Talking Points Episode 18: JetBlue’s UK Expansion

Apr 16, 2019

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You might have noticed Talking Points’ episodes took a short hiatus these past few weeks, but we’re back today! Following JetBlue’s announcement last week about their plans for transatlantic flights in 2021, Brian Kelly, The Points Guy, sat down with Joanna Geraghty, the airline’s President and COO.

Geraghty details the airline’s decision to fly to the UK, despite it being a highly competitive market. She also explains what it was like to work her way up through the company, shares advice for women in aviation and explains why she thinks customers love the Mint product.

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Full Transcript:

Brian Kelly: Hey, you out there. Yeah, you, listening to this episode of Talking Points. It’s your host, Brian Kelly, The Points Guy. And we want to hear from you about the show. What kind of topics do you want to hear more of? Who would you love to hear me interview? Where do you want me to go? What destinations, conferences, you name it, give me all of your feedback ’cause we’re gonna be relaunching Talking Points with amazing new episodes and we want your feedback. Go to ThePointsGuy.com/podcast to learn more, and let me know by May 1st.

Brian Kelly: Welcome to Talking Points today. We have a very special guest — one of the most powerful women in travel, the president and COO of JetBlue Airways, Joanna Geraghty. Joanna, thank you so much for joining us.

Joanna Geraghty: Thanks for having me.

Brian Kelly: It’s been a really busy month for JetBlue. You guys finally announced — instead of teasing about — flights to Europe. And the announcement was you’re going to be flying to London.

Joanna Geraghty: Correct. Probably the worst kept secret out there.

Brian Kelly: Let’s go over (that) for anyone who has been living under a rock and hasn’t heard.

Joanna Geraghty: Yeah, sure. So, we announced recently that we’d be commencing service to London in 2021. We’re very excited about it. It’s been a decision long in the making. It’s part of our Boston and JFK strategy. It’s the top market that JetBlue does not currently serve out of both of those locations, and we are very excited to announce it. And as I said it’s been the worst kept secret out there. Actually, the day before the announcement, our London PIN got tweeted out. We call that a teaser.

Brian Kelly: And so why London?

Joanna Geraghty: You know, as I said it’s the top market that we don’t currently serve. It’s a big O&D market, so we think there’s plenty of opportunity for better service and great competition. JetBlue does very well when there’s an opportunity to provide better service at a competitive fare. And if you look at the fares currently in those markets, it’s ripe for JetBlue.

Brian Kelly: Amen. And just for those listening, O&D, what does it actually mean?

Joanna Geraghty: Origin and destination.

Brian Kelly: And destination.

Joanna Geraghty: So, a lot of people on both ends.

Brian Kelly: Yeah, business travelers, meaning that the JFK to London is the round trip. Connecting traffic will be part of the strategy, but (the) majority of the tickets you plan to sell will likely be Boston to London and vice versa?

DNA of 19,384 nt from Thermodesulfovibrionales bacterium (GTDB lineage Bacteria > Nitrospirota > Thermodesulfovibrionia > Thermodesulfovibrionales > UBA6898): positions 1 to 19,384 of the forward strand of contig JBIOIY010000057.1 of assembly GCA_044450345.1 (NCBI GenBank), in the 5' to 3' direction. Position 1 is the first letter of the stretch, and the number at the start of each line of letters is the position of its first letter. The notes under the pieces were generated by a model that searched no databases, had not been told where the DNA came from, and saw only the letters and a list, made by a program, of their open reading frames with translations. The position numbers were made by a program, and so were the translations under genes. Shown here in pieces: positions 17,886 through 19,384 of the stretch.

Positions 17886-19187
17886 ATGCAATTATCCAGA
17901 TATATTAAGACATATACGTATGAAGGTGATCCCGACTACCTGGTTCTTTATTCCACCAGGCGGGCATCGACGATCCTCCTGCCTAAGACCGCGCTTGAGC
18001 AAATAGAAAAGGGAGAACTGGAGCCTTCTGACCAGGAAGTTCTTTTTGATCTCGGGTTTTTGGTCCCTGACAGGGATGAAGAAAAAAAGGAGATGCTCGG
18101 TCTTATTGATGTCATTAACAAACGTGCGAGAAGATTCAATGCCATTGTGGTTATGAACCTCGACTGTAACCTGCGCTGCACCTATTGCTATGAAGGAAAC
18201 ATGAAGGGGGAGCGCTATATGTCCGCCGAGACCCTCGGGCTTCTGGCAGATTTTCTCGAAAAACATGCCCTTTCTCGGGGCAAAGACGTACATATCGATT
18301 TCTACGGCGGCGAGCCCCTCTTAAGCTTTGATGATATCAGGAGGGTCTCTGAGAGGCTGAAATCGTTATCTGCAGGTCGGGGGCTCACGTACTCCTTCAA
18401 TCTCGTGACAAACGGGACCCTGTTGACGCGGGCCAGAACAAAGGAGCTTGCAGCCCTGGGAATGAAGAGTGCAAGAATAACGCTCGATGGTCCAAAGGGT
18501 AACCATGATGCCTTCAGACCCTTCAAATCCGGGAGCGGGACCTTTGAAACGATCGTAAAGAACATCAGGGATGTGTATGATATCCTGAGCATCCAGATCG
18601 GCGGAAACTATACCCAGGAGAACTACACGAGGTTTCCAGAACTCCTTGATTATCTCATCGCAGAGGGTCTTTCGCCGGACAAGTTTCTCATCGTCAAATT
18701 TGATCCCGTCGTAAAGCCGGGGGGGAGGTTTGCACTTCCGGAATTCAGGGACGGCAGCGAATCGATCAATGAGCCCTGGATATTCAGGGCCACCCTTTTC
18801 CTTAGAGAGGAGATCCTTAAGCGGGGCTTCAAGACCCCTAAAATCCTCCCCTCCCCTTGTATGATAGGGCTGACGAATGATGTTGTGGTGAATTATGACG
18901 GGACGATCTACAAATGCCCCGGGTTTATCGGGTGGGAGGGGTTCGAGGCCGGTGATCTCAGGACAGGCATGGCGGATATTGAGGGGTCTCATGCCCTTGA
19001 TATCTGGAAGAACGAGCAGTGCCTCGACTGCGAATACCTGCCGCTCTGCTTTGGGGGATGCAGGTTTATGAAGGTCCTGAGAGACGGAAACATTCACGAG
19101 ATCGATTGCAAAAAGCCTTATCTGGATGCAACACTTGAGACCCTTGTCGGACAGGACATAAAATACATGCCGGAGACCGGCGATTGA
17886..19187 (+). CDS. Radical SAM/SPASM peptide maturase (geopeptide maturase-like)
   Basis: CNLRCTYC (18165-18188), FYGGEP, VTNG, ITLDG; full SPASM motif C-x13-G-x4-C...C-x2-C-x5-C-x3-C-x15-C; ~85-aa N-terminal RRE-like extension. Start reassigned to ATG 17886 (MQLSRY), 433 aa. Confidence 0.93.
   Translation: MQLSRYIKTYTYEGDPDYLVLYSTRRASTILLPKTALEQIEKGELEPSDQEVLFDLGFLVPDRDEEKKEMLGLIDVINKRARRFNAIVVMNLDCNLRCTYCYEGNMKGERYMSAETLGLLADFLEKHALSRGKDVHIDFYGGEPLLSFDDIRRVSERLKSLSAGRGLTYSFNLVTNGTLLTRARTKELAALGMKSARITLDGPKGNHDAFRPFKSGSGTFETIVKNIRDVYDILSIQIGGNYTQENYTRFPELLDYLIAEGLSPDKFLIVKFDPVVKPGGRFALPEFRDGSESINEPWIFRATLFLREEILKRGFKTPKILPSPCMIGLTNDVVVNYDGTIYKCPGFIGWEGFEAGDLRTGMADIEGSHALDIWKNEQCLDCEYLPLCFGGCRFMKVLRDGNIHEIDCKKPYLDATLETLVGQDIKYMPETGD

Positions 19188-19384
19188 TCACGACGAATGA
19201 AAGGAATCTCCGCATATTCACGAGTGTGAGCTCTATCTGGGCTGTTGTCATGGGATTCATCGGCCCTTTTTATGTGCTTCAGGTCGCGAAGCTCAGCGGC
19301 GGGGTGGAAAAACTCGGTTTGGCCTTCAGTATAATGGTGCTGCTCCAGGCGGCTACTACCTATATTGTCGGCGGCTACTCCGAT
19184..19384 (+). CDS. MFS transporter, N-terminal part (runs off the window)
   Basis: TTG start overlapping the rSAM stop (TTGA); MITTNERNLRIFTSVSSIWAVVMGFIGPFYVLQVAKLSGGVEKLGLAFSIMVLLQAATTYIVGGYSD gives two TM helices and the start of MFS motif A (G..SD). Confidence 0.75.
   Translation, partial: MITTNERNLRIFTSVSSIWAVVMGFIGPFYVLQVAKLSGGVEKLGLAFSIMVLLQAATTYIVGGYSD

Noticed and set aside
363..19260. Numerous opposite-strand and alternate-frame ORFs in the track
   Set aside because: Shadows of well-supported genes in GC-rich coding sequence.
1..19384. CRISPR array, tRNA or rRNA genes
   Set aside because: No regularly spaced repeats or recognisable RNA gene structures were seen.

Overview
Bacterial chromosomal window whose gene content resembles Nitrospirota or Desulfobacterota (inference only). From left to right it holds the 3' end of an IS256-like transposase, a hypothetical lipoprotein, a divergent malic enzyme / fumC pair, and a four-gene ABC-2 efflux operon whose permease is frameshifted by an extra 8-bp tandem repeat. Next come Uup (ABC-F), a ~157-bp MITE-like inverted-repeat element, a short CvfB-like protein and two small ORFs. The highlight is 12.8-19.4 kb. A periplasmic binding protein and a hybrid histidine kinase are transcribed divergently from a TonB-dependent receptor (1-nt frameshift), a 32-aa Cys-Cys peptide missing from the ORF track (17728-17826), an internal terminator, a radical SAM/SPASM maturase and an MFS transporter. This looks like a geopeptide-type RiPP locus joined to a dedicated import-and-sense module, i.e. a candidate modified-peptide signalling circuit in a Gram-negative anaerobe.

Joanna Geraghty: Correct. Yeah, we built our business case just on originating and — origin and destination traffic on JetBlue. So, partnerships will be a part of the strategy, but it’s not dependent on partnerships.

Brian Kelly: This is a question I’m interested to ask you ’cause we’re launching The Points Guy in the UK. It’s our number two market. Still small compared to … You know, we’re pretty well known in the US. I mean, it’s 2021, but are you gonna start building the JetBlue name in the UK for those people on the other side of the pond?

Joanna Geraghty: Sure. So, we have a pretty good reputation already. We do have more than 50 airline partners, and we partner with carriers over in Europe. So, we will likely leverage our partner alliance, but…

Brian Kelly: And TAP is a big one, right?

Joanna Geraghty: TAP is a big one. Aer Lingus. But we definitely have opportunity to do more brand building on the European point of sale. And we look forward to doing that in the coming months.

Brian Kelly: And now, so I’m a huge Mint fan. And just as a reminder to everyone listening, we pay for all of our own travel ourselves, so whenever we review products, it’s based on our reviews and not sponsorships. But Mint has truly changed the game, even though I’m an American Airlines Executive Platinum because they cover a lot of other places I go. I mean, when I can get a Mint suite, I will change my schedule. Like, that is my preferred way to fly.

Brian Kelly: And I like supporting the underdog because you’re right about fares. On the transcon fares they used to be … You know, I used to work at Morgan Stanley before starting The Points Guy. And last-minute business class fares in those old recliners would be like $4,000, $5,000. And then JetBlue came in with $599 one-way fares, and really, you brought prices down tremendously.

Brian Kelly: So, my point was thank you for doing that…

Joanna Geraghty: You’re welcome.

Brian Kelly: …on the transcon market, and I’m looking forward to seeing that. Now, you haven’t discussed fare pricing ’cause we’re still a couple of years away…

Joanna Geraghty: Sure.

Brian Kelly: But the strategy will be similar to what you did on the transcon market? Come in and…

Joanna Geraghty: And disrupt, yeah.

Brian Kelly: Disrupt.